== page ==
Slow Down! Ask First!

slow down!

slow down!       Today TaxMama® wants to talk to you about common errors people are making.




Dear Family,

We have been answering hundreds of questions from taxpayers and tax professionals in the TaxMama® Forum.

Oddly enough, people are upset with our answers. Why? Because they are asking questions AFTER they have taken financial steps without first exploring the consequences. Or they have filed tax returns without waiting for all the W-2s, 1099s, etc. to arrive.

Look, if you don’t want to pay someone for advice – even when your transactions involve over $100,000 or more of sales or distributions – that’s your business. But, at least ask TaxMama®. We point you to useful information for free.  

And sometimes, we even give you tips that would otherwise cost you thousands of dollars if you went to a tax professional for planning. (Yes, really.)

Here are some common issues that are raised:

  • I filed my tax return and then got another W-2 or 1099-MISC
    • Depending on how much income is missing, you can either amend, or wait for the IRS CP-2000 assessment
  • I was given the opportunity to take a distribution from my retirement account of (say) $50,000 – and went ahead and cashed it out. Now I owe thousands of dollars in taxes and penalties! How can I fix this?
    • You can’t. The time to address this is BEFORE taking the distributions.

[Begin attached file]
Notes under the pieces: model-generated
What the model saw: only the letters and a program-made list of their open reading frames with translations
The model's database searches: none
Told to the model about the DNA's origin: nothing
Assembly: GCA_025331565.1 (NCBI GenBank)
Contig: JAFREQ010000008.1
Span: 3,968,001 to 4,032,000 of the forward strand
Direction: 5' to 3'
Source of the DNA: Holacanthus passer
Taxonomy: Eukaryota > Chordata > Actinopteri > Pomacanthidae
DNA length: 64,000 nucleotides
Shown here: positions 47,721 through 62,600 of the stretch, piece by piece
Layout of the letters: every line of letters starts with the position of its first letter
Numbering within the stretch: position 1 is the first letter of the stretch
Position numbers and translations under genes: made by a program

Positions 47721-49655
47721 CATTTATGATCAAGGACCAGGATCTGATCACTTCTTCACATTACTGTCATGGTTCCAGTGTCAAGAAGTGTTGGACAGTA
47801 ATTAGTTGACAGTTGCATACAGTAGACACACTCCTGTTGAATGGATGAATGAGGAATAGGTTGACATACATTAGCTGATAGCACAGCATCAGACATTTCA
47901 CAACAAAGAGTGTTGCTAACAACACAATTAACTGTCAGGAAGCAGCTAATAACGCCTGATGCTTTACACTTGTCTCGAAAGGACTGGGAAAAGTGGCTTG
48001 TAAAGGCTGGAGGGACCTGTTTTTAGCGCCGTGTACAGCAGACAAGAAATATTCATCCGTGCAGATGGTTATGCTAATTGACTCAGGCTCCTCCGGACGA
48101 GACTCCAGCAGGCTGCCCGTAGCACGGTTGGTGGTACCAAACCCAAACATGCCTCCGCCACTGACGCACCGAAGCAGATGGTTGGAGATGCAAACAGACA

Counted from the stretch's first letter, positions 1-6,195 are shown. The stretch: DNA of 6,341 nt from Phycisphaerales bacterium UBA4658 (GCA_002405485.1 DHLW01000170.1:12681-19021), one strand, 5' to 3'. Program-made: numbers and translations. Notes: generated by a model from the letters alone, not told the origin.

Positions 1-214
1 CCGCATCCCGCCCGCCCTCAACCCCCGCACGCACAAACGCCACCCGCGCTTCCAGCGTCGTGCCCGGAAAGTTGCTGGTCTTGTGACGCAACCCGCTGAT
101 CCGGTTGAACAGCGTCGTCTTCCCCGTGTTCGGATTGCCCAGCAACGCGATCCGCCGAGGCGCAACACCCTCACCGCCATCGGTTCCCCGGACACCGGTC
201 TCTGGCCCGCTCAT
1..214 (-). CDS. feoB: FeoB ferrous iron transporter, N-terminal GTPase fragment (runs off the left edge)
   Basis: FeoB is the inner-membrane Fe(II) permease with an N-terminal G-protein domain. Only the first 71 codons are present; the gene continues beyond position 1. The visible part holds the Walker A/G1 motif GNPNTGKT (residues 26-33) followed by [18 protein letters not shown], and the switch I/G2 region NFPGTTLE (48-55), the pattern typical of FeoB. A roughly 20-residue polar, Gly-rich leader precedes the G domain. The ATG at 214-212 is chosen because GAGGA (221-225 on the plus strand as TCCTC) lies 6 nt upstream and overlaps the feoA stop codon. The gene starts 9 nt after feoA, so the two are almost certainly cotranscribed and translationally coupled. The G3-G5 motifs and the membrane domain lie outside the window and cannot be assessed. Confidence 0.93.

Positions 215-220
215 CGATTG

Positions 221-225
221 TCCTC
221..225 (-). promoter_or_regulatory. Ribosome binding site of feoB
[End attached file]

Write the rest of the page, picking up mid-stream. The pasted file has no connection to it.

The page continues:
• You could have rolled it over to an IRA account with no taxes.
    • You could have taken some money as an annuity. Or other options might have even given you some tax-free access to the cash. IF you asked before acting.
  • My siblings and I inherited our parents’ home and we sold it. All the money was distributed to each of us. How do we report this on our taxes?
    • You should have set up a decedent’s estate, and sold the house using the tax ID number of the estate. Then it would have been simple to report the sale on the estate tax return.
    • And NEVER distribute all the money before the final tax returns are filed and all costs are paid.
    • The executor is responsible to make sure all the tax returns are filed and that the taxes are paid.
  • I am divorced with a child, who lives with me all year. My ex already filed his tax return and claimed my child. What can I do?
    • Discuss these things openly with your ex-spouse (or whoever) before tax season and sort these things out. Even when you have a legal right to claim your child, if someone files first, it can turn into a nasty tax battle – which can result in holding support for ransom, or worse. Easily avoided through communication during the divorce process. This course can help you with that.

There are more, many more questions that arise. Real life is much more bizarre than I could possibly make up. Maybe that’s why there are so many reality shows on TV.

And remember, you can find answers to all kinds of questions about taxes and business issues, and Enrolled Agent tax education, free. Where? Where else? At

To make comments please drop into the TaxQuips Forum.